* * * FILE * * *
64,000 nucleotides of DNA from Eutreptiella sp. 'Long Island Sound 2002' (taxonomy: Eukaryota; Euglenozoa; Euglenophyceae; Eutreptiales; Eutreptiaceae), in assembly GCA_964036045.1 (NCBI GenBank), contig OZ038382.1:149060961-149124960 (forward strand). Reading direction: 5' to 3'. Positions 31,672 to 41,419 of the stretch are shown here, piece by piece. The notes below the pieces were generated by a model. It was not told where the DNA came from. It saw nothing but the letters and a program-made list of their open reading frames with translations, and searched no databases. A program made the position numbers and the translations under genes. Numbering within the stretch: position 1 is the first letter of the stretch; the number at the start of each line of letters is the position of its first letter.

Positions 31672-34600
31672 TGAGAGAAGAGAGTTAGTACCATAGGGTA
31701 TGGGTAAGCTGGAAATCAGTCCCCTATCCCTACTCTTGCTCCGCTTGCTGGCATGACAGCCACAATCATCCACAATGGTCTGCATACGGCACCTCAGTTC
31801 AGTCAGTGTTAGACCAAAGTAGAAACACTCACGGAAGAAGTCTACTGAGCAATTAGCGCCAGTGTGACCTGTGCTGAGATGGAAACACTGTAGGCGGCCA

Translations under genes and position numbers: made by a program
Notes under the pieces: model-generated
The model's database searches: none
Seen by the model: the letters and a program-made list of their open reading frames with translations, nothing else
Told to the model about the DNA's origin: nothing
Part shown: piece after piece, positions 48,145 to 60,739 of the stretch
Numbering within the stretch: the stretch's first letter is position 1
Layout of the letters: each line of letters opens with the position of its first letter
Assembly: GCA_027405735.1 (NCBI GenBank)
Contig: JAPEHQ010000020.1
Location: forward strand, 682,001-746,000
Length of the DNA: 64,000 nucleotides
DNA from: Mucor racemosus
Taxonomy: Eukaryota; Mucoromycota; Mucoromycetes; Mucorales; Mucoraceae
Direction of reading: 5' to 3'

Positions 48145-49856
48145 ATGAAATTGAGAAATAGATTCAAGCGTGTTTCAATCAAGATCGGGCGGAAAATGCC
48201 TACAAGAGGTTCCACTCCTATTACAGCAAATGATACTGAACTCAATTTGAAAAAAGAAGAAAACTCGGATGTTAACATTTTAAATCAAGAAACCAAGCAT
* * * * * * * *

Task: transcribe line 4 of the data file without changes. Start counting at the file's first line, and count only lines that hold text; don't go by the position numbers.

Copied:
31701 TGGGTAAGCTGGAAATCAGTCCCCTATCCCTACTCTTGCTCCGCTTGCTGGCATGACAGCCACAATCATCCACAATGGTCTGCATACGGCACCTCAGTTC